Updated on the Wikipedia's slang words for women

Evan reported yesterday on the entry for "woman" in the Wikipedia, which contained slang words for women in the entry, most of which were of the offensive sort. With my feminist linguistic gene tickled, I looked last night into how this might either be equalized with the entry for "man," which contained no slang terms offensive or otherwise, or repaired in a way that stayed true to the nature of the Wikipedia.

It's difficult to work with the Wikipedia idea sometimes, where you have to maneuver through a paradigm of sharing and cooperating that most of us haven't seen since grade school. When we read something we don't like or don't agree with, our instinct is to edit out the offending material (as was mine yesterday, at first). In the case of these slang terms for women, after I took a step back and thought about the situation, though, it made more sense to just add slang terms to the entry for men. Wikipedia's response to "m," as documented by Evan, resonated with me: they're trying to document all human knowledge, which certainly includes slang terms for both genders.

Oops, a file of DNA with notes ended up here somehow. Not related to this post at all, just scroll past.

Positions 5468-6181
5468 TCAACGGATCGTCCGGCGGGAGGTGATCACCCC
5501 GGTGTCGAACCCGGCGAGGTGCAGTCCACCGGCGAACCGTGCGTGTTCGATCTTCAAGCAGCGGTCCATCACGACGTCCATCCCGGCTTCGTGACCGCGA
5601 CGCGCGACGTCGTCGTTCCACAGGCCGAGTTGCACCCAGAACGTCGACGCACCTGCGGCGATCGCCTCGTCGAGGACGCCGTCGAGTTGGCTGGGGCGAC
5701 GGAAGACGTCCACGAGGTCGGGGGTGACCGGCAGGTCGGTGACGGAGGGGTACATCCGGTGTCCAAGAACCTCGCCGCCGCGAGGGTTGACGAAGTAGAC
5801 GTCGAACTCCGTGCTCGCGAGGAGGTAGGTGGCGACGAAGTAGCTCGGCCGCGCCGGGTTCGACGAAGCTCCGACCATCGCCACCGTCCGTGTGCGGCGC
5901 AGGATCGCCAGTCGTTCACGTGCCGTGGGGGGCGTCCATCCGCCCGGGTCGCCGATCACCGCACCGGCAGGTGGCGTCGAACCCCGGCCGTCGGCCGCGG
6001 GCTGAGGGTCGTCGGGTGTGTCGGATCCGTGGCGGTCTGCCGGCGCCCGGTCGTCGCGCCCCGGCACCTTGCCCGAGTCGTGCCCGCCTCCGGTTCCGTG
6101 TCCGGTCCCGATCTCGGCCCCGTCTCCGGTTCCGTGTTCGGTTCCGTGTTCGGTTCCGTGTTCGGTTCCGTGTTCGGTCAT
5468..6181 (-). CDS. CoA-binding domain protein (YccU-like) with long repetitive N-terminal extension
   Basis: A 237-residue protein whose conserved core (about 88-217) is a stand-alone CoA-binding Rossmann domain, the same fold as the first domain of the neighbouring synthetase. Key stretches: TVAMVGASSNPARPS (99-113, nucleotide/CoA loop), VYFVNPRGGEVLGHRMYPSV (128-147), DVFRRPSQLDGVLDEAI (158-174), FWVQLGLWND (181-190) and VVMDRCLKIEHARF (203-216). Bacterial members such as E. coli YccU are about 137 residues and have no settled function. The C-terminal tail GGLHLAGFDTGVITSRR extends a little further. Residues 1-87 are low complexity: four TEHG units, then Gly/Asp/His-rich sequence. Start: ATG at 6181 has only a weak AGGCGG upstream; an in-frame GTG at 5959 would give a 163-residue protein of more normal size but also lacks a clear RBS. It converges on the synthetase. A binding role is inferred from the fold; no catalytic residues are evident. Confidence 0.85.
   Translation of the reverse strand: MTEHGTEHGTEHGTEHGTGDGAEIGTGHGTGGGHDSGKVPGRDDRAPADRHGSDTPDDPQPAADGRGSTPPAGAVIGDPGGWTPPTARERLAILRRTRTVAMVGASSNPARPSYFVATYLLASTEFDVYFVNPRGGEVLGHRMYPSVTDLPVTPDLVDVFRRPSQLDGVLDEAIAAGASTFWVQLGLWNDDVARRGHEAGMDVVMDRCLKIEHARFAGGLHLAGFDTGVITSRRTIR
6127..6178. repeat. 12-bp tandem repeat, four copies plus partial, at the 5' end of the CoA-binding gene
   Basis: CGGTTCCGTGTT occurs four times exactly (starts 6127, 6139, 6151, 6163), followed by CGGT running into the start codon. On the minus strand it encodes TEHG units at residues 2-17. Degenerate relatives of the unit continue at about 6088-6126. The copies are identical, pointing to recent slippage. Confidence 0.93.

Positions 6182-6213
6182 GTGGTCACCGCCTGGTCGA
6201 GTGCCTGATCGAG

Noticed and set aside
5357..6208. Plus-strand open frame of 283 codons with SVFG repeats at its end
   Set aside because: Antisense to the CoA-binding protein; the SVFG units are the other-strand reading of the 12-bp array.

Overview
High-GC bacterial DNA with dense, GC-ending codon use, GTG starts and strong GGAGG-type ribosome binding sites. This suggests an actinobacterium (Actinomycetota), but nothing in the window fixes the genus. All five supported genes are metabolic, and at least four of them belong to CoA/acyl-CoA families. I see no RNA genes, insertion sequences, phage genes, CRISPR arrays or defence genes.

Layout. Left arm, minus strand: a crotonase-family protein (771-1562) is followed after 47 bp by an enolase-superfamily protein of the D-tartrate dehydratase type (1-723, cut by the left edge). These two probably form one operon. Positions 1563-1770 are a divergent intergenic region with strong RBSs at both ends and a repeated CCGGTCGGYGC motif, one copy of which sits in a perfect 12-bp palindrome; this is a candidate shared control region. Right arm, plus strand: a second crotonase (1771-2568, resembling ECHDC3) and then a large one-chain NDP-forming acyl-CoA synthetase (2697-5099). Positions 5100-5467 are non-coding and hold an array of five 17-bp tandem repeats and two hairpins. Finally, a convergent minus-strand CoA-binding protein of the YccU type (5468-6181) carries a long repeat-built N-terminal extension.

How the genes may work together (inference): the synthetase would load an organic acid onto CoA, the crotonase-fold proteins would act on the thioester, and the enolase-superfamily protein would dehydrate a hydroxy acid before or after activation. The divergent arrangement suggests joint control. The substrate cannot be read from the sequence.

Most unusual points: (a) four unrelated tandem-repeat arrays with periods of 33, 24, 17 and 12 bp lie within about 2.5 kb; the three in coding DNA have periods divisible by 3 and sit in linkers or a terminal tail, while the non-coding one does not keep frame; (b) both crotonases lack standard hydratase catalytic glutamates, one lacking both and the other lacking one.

So, off I went to edit the Wikipedia, but when I went to check the entry for Woman for formatting, I found a note: "For terms for women often considered offensive, see Misogyny." Reading the "discussion/talk" page, where users discuss the merits of the entry, I found a lively discussion at the bottom of the page about the offending terms.

In the end, all the users participating agreed that Misogyny was the best place for the slang terms, since the character of "woman" is a debatable topic that doesn't belong necessarily in the definition of what it means to be a woman. Looking through the rest of the entry, it's quite a success story for the Wikipedia overall, despite all the recent bad PR. The references to transgendered folks, sexism, and culture roles aren't things I'd necessarily find in a regular encyclopedia edited in a top-down, hierarchical fashion.

It takes the wisdom of a large community to document our collective knowledge, which is not the easiest and most painless experience. It challenges us to rethink our paradigm of who holds the "key" to knowledge and expertise, and question why we empower others to be gatekeepers of information. Have you edited your Wikipedia yet today?

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